One of our young Elders, Mr. John Scott, was sent to this conference representing the Presbytery of Hawick. About a thousand young people from all over Britain and overseas attended, and partook in the programme “Living ’68 Style". From all reports it was an exciting consference and the delegates attending were sent home to do something about the problems of world poverty, and a new understanding of the meaning of Christian discipleship. As John Scott is Secretary of the Langholm Youth Club, the Youth Club Committee is to support a United Service in the Old Parish Church on Sunday evening, 13th October. The Service to be led entirely by youth, and the address given by John Scott, giving us his impressions of the discussions at the conference in Edinburgh.

Over 60 Club

The members of the Over 60 Club led by the hostess, Mrs. Flint, attended the Evening Service on Sunday, 25th August in an act of thanksgiving for the weekly use of our Church Hall. This was tremendously appreciated by the minister. The Club went on a delightful outing to Moffat on Tuesday, 27th August, two coaches being filled. The perfect weather and meal at Moffat together with the drive through St. Mary's Looh district made it an outing that will be long remembered. We owe a lot to the foresight and drive of Mrs. Flint in organising so many events for the older people of our community.

Classes for First Communicants

Classes will commence on Sunday, 15th September immediately after the Evening Service and continue each Sunday until 20th October. I will welcome young people of 14 years and over, and may I say that attending these classes does not carry obligation to become members of the Church at the present time. Any older people who are not communicant members and cannot attend these classes should let me have their names and I will arrange private instruction. I will also be glad to have the names of any wishing to join the Ghurch by certificate of transfer or by restoration of membership.

Special Services

During the coming winter we plan to discontinue the Guild Dedication Service and have the Guild lead a monthly evening service. The Young Wives Fellowship will also lead occasional evening services, the next being on 6th October. The Over 60 Club on Sunday, 3rd November, and the Eskdale Young Farmers will lead the Harvest Thanksgiving Evening Service on 20th October. We also hope to have the Langholm Town Band leading a Carol Service on Sun- day, 8th December.

Sympathy with the Bereaved

David Elliot, Glenelg, Walter Street, passed away in the Lochmaben Hospital on Sunday, llth August, at the age of 87. After spending some 40 years in the printing business in London, he returned to his native district and spent many happy years among old friends. He was blessed with good health for most of his life, but owing to deafness has not been in attendance at church for some time. We express our sympathy with his relatives, and our admiration of many of his neighbours for their visits to him and care of him in these latter months of his failing health.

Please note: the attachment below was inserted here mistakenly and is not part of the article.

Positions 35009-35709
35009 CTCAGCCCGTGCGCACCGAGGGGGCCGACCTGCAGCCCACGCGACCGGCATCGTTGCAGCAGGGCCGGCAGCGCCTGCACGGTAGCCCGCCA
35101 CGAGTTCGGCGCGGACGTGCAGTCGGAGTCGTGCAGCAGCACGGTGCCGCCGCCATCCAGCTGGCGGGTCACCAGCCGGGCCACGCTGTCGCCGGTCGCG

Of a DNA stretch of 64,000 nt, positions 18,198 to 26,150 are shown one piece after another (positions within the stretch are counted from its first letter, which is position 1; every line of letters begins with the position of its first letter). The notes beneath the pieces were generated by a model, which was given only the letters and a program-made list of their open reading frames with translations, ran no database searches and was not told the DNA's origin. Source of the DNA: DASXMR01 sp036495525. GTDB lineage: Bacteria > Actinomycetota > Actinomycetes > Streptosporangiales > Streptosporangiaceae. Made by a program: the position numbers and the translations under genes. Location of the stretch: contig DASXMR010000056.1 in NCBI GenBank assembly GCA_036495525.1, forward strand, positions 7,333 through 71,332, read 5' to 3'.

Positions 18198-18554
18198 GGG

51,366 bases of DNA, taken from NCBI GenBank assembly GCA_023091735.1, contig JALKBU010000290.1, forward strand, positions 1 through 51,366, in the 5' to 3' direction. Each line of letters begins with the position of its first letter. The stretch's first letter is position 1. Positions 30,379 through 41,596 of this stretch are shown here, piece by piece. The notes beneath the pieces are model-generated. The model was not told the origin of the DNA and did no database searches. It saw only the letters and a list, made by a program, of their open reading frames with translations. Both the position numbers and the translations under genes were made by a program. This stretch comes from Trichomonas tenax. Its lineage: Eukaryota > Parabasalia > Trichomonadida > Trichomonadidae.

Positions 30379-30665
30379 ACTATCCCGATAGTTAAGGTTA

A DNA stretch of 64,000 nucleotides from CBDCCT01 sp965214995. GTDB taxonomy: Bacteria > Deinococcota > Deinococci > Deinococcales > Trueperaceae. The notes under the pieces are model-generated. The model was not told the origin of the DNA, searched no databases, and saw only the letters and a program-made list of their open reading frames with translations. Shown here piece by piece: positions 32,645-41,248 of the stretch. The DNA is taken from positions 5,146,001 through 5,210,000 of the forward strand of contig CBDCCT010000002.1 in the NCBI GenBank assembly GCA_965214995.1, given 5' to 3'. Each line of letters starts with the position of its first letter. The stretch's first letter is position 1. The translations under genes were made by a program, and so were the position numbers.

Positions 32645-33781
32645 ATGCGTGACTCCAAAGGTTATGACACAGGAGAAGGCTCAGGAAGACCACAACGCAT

With greetings to all our people.

Yours sincerely

TOM CALVERT, Minister.

F.W.O. July 1967 £58 9 9 1968 £63 12 9

Ordinary 1967 £17 13 9 1968 £19 19 9


The Kirk Session is called to me-et in the vestry on Thursday evening 9th September at 7.30 p.m., followed by a meeting of the Board at 8 p.m.

The Autumn Fair Committee is called to meet in the vestry on Mqnday, 9th September at 7.30 p.m. A full attendance is desired.


August 18, Shaun Campbell, son of Dorothy Park 1 Holmwood Drive.

August 24, Patricia Rose, daughter of Mr. and Mrs Michael Armstrong, 26 John Street.


August l7, James McFarlane Irving, Townhead House, Langholm, to Christine Davidson Zemla, Extonall, Market Place, Langholm.

August 24, Allan Samuel McGimpsey, The Diamonds, Canonbie, to Eileen Mary Hawthorn, 5 Albert Place, Langholm.

August 3l James Ballantyne Little, Sorbie Cottage, Drove Road, Langholm, to Larraine Hogg, 24 Waverley Road, Langholm.


August 11, David Elliot, Glenelg, Walter Street. Age 87.

“Because I live, you too will live”. St. John 14. 19. N.E.B.


September 8, 11 a.m. and 6 p.m. Rev. Tom Calvert. Flowers, Mrs. Dalziel, 16 Braehead.

September 15, 11 a.m. Battle of Britain Remembrance Service. 6 p.m. Overseas Missions Message. Rev. Tom Calvert. Flowers, Mrs. Jean Armitage, Glowrie, Hillside. Class for First Communicants after Evening Service.

September 22, 11 a.m. and 6 p.m. Rev. Tom Calvert. Flowers, Mrs. D. Milligan, 5 Buccleuch Square. Class for First Communicants after Evening Service.

September 29, 11 am. and 6 p.m. Rev. Tom Calvert. Flowers, Mrs. A. Erskine, 35 Eskdaill Street. Class for First Communicants after Evening Service.

October 6 11 a.m .and 6 p.m. Rev. Tom Calvert. Flowers, Miss Ina Irving, 20 Henry Street. Class for First Comrnunicants after Evening Service.